Saturday, May 27, 2006

Principals Leaving New York City in Droves

Who is being hired to replace these principals? "young people — some still in their 20's — who have spent relatively little time in the school system."

NY Times Editorial, 5/27/06

The NY Times's Elissa Gootman reported recently that New York's most experienced principals have been fleeing the system in alarming numbers. Over the last five years, more than half have left their jobs. Most retired, but union statistics — which don't include detailed reasons for leaving — show that more than 200 left for reasons "other than retirement." As a result, a city system that once viewed educators with even 10 years' experience as too green to lead a school has grown increasingly dependent on young people — some still in their 20's — who have spent relatively little time in the school system.

Joel Klein, the New York City schools chancellor, invokes corporate metaphors about fresh blood when asked about the turnover. He admits losing some principals whom he would rather have kept. But he attributes the exodus to the normal process of retirement and the fear among some principals of being held more closely accountable for how their schools are run. The principals' union, for its part, says that some people have left the job because they have not been given enough administrative help to meet their new responsibilities.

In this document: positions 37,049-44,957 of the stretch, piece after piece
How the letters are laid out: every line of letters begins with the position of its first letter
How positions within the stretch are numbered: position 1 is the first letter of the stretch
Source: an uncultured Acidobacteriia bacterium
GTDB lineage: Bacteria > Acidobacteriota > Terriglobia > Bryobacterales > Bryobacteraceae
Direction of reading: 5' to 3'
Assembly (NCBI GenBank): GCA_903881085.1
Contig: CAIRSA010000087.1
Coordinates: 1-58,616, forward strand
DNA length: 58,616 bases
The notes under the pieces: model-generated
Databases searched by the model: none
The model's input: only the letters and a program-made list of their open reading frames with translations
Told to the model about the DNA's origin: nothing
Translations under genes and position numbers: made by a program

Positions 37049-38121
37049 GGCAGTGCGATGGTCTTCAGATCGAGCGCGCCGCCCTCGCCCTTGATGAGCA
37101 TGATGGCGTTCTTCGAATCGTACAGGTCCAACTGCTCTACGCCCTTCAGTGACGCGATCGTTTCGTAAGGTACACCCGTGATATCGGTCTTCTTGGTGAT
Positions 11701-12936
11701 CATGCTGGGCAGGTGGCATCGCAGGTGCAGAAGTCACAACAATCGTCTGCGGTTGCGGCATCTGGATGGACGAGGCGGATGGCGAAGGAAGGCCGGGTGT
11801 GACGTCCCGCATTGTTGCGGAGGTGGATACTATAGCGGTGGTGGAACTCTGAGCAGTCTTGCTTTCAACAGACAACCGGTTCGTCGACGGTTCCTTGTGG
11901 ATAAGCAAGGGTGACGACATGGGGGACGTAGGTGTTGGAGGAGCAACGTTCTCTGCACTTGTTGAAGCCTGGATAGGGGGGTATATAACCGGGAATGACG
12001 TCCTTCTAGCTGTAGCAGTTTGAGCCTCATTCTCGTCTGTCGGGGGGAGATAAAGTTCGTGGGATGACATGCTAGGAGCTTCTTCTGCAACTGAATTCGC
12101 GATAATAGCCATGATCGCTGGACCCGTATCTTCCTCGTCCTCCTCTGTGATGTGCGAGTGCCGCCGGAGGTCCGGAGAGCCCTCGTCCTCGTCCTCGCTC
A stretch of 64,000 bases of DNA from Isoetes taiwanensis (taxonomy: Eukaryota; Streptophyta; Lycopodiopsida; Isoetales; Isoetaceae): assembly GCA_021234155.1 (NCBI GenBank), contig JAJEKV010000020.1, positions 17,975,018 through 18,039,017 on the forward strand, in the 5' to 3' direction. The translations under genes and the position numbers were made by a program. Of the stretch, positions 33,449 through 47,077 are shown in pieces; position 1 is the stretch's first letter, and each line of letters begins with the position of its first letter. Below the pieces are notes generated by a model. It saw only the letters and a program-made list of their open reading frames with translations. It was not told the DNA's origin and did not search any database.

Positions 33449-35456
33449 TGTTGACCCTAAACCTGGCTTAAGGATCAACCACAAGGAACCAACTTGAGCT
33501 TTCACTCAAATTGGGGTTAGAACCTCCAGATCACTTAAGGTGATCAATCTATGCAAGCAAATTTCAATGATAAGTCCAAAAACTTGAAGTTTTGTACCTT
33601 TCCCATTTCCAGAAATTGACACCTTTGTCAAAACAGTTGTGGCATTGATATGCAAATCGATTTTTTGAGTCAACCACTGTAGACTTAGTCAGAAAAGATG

3 comments:

  1. Well ... at least no child will be left behind.

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  2. Young Ben is already gone, off to prsue his political ambitions, leaving the school and kids behind before the first class graduates. Like young teachers who have not settled into their career, these young principals will leave a mess behind them.

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  3. Good teachers are the best source of good administrators.

    As the system either becomes unable to retain teachers into their 5th or better, their 10th year of teaching, or

    as the system determines that it no longer will tolerate conditions that are conducive to teachers reaching their 5th or better, their 10th year,

    the number of trained, knowledgeable, classroom- and building-competent administrators will contimue to plummet. And as experienced teachers , the normal source of high-quality recruitment for school administration become exceedingly rare,

    Bloomberg's Chancellor will more and more hire the marginally qualified and the unqualified, the educationally inexperienced, and those without significant life experience,

    and claim that the change is for the good.

    jd2718

    ReplyDelete